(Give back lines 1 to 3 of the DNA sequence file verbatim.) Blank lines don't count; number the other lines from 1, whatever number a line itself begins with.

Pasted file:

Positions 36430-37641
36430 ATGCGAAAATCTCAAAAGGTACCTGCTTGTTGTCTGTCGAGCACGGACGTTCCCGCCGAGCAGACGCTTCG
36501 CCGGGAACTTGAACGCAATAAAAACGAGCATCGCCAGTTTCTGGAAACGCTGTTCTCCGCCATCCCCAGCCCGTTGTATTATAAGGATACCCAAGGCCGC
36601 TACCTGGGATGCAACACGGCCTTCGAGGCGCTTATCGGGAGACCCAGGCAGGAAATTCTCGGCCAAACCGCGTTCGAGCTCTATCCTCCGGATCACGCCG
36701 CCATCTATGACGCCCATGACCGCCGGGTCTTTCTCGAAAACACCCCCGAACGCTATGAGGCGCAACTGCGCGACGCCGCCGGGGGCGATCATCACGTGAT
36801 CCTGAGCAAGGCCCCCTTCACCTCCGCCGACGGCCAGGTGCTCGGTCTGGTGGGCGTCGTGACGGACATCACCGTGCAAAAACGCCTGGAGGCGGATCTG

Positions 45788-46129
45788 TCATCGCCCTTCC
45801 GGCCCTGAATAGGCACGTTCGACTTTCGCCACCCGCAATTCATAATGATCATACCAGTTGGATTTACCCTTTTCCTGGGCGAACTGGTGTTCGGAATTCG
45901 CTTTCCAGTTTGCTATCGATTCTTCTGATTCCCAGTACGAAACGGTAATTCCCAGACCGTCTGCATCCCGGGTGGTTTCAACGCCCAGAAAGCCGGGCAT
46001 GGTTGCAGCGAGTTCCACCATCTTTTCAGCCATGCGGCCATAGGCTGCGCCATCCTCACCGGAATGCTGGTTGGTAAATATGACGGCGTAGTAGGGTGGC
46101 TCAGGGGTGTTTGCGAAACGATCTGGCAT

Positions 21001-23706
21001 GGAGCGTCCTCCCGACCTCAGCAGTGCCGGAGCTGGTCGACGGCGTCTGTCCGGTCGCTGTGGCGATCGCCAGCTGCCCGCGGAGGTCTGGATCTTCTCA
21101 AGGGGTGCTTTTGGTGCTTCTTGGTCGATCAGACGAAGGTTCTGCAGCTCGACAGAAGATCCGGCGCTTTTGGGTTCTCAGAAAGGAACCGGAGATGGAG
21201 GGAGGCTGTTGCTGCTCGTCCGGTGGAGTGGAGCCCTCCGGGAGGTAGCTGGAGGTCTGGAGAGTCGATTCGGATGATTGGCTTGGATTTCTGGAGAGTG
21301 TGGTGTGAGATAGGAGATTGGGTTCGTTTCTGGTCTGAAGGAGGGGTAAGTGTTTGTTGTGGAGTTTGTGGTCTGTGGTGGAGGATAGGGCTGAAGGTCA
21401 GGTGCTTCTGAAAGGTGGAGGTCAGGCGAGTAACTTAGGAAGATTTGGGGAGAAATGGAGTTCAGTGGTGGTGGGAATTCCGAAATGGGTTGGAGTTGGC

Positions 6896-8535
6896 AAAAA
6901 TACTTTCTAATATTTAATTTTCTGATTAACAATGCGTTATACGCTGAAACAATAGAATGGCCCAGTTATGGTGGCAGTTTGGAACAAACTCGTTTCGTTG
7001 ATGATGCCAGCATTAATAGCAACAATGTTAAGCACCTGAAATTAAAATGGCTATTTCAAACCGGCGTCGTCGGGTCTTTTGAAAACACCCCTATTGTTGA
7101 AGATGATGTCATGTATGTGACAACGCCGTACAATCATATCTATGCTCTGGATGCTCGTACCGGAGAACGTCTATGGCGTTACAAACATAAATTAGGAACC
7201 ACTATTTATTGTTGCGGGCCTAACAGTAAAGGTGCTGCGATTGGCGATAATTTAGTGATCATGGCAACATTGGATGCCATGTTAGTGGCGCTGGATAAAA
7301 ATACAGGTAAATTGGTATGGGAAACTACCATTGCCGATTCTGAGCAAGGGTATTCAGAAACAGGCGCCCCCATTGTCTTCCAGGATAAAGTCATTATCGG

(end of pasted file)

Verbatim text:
Positions 36430-37641
36430 ATGCGAAAATCTCAAAAGGTACCTGCTTGTTGTCTGTCGAGCACGGACGTTCCCGCCGAGCAGACGCTTCG
36501 CCGGGAACTTGAACGCAATAAAAACGAGCATCGCCAGTTTCTGGAAACGCTGTTCTCCGCCATCCCCAGCCCGTTGTATTATAAGGATACCCAAGGCCGC